appointment of the affections we alluded to; he gradually withdraws himself from what is called the world, while living and toiling unceasingly among the needy and miserable. His own various and sad experiences have taught him sympathy with the sins and sorrows of others. And as his nature is finer and more reflective, so his religious opinions are broader and more decidedly his own than those of his prototypes in former works. Goodwill to all men is the doctrine he indefatigably labours to expound and illustrate by his actions. But so far his path lies parallel to that of Alec Forbes. He has been taught in the same way and sent to the same college. He is quite as full of boisterous fun in his juvenile days, though the boy's unusual honesty and independence is well brought out in his respectful opposition to what he feels to be the puritanical tyranny of his old Calvinistic grandmother. The fight he makes for his beloved fiddle-a Cry moany, or a Straddle Vawrious at least-Cremona or Straduarius, as an enthusiastic cobbler amateur describes it-the fiddle whose strains awaken the latent music in his soul, is admirably told. But the man in Falconer matures much more quickly than in Forbes, although, while he is putting off youthful things, and sobering down his buoyant spirits, his feelings lose little of their freshness. His Christianity is muscular as well as charitable, and the fact that he is of stalwart build and notoriously clever with his fists, goes far to facilitate his missionary labours in the rougher districts of poverty-stricken London.

The formation of his character, and the shaping of his career, are worked out with a good deal of quiet sensation. The quick and earnest boy grows up in a gloomy atmosphere. He cannot help thinking. His father has been a scapegrace, who fills the whole thought of his grim old grandmother. Her dominating idea is, that should her prodigal son be still in the flesh, he may yet be snatched like a brand from the burning; and it becomes the fixed intention of young Robert to seek out this lost parent and reclaim him. Then comes Miss St. John to inspire him with a love which soon begins to play its part in his painful education. His high character, too, involves him in heavy responsibilities, which, however, he accepts with submission, as they extend his opportunities of doing good. He is left a large fortune that he may administer it as trustee for benevolent purposes; he leads something of the life of a pious Monte Christo, or of Rudolph in the Mysteries of 'Paris,' acting the Providence to other people, held in consideration by roughs and criminals, and in the most confidential relations with the Metropolitan Police. Robert Falconer, in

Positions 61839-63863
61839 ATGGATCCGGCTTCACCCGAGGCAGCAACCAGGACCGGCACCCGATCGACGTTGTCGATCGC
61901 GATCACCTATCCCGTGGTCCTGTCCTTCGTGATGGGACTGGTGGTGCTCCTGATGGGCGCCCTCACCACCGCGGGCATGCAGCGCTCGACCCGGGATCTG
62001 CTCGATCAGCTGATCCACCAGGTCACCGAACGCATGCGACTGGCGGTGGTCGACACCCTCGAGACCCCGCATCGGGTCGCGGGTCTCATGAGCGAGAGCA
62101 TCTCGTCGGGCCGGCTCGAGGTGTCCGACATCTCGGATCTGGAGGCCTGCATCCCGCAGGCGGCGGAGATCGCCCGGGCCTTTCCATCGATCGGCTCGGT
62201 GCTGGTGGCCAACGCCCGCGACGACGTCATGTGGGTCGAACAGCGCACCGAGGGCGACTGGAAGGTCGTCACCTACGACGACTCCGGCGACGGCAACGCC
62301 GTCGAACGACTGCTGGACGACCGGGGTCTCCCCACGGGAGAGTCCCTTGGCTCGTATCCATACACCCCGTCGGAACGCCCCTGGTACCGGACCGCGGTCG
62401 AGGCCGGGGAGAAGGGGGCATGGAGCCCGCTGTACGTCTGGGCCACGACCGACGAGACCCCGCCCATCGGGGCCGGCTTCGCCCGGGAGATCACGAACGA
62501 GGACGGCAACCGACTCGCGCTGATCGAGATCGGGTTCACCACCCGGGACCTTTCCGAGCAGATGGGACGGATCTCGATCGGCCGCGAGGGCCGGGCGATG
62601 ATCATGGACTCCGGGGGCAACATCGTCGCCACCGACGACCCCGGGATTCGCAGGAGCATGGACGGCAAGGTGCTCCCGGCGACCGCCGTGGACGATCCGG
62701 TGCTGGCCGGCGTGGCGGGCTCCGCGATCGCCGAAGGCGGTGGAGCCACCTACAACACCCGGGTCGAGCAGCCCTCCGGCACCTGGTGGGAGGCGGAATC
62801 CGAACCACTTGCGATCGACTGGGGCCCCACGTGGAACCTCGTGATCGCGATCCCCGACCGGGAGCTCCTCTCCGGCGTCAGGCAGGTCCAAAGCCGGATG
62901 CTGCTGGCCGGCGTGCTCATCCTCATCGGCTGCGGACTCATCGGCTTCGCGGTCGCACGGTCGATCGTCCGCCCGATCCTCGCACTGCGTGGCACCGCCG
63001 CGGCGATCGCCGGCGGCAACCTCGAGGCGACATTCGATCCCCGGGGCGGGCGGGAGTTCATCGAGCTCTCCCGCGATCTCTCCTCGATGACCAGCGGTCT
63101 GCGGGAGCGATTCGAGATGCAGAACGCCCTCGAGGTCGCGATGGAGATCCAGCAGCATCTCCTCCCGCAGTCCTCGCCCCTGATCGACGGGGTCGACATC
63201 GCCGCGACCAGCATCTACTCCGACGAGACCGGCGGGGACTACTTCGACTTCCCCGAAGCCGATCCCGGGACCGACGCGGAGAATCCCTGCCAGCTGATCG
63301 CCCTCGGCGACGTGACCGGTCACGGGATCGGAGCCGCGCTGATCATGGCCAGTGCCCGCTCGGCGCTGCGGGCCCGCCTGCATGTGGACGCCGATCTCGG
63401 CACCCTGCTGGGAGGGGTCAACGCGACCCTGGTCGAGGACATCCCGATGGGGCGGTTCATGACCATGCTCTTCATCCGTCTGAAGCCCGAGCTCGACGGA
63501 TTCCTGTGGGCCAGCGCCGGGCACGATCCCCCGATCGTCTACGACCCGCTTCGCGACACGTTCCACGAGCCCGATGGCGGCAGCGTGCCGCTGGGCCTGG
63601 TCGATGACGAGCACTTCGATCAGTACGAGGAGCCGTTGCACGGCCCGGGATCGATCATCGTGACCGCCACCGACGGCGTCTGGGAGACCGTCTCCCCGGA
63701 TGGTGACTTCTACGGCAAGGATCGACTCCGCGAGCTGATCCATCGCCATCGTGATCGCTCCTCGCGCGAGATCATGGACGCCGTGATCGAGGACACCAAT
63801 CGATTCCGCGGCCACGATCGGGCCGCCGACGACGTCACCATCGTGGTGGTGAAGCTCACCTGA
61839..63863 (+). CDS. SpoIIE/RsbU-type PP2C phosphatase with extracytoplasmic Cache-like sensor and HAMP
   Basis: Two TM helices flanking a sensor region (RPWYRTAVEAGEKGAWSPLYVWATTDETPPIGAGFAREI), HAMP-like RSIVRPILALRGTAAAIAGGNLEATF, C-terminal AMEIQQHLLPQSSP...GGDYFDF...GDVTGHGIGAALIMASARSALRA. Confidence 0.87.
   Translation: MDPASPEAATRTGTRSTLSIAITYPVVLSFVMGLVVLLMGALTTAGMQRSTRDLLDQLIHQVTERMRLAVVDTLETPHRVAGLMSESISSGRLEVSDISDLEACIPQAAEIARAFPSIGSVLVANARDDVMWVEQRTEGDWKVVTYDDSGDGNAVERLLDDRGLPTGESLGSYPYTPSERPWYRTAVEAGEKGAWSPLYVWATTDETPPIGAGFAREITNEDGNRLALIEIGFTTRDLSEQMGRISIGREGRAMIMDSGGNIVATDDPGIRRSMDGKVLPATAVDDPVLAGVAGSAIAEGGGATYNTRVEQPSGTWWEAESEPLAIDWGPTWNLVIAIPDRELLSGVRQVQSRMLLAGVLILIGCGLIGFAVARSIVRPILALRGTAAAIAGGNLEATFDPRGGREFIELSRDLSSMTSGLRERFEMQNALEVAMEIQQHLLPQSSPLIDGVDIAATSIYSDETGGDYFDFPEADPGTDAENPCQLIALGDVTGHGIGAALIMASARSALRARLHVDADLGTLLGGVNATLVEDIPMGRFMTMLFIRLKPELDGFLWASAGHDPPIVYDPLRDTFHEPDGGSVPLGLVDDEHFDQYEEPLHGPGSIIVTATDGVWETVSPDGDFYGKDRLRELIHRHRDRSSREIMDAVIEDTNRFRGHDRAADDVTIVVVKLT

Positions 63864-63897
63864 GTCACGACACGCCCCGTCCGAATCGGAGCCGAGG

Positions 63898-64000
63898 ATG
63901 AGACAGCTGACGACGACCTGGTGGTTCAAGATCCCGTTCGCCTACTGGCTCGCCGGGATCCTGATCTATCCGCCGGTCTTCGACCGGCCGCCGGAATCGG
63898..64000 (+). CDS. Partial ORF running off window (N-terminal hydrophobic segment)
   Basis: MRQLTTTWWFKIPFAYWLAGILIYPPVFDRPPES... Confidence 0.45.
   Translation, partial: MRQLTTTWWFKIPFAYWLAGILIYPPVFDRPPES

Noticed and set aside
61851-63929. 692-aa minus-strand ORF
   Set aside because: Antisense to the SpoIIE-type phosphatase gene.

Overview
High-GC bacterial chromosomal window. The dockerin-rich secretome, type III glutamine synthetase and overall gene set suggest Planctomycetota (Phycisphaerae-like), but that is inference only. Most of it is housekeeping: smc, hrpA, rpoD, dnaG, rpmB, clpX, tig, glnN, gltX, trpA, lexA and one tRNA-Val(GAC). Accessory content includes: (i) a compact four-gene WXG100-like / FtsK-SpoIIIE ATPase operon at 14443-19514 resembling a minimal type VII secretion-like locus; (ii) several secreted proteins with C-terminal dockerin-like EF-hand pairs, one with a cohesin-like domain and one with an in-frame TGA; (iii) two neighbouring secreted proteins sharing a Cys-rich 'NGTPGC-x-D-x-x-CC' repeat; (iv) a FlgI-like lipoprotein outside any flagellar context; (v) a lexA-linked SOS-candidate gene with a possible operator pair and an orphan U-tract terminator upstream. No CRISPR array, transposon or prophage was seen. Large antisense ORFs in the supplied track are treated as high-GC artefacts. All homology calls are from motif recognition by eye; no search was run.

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short, is a really sublime character, and yet he is thoroughly lifelike throughout, though somewhat fanciful in his speech and most decidedly original in his opinions.

As yet we have not quoted any of George Mac Donald's pictures of scenery, as they are shown to us through the transparent medium of his peculiar mysticism, and yet deeply steeped in local colour. Falconer and a school-fellow have started on a walk to a farm, near the little town where they live:

'They crossed a small river and entered on a region of little hills, some covered to the top with trees chiefly larch, others uncultivated, and some bearing only heather, now nursing in secret its purple flame for the outburst of the autumn. The road wound between, now swampy and worn into deep ruts, now sandy and broken with large stones. Down to its edge would come the dwarfed oak, or the mountain ash, or the silver birch, single and small, but lovely and fresh; and now green fields, fenced with walls of earth as green as themselves, or of stones overgrown with moss, would stretch away on both sides, sprinkled with busily-feeding cattle. Now they would pass through a farm-steading perfumed with the breath of cows, and the odour of burning peat so fragrant! though not yet so grateful to the inner sense as it would be when encountered in after years and in foreign lands. For the smell of burning and the smell of earth are the deepest underlying sensuous bonds of the earth's unity, and the common brotherhood of them that dwell therein. Now the scent of the larches would steel from the hill, or the wind would waft the odour of the white clover. Then they clomb a high ridge, on the top of which spread a moorland, dreary and desolate, brightened by nothing save the "canna's hoary beard" waving in the wind, and making it look even more desolate from the sympathy they felt with the forsaken grass. This crossed, they descended between young plantations of firs and rowan trees and birches, till they reached a farm-house on the side of the slope.'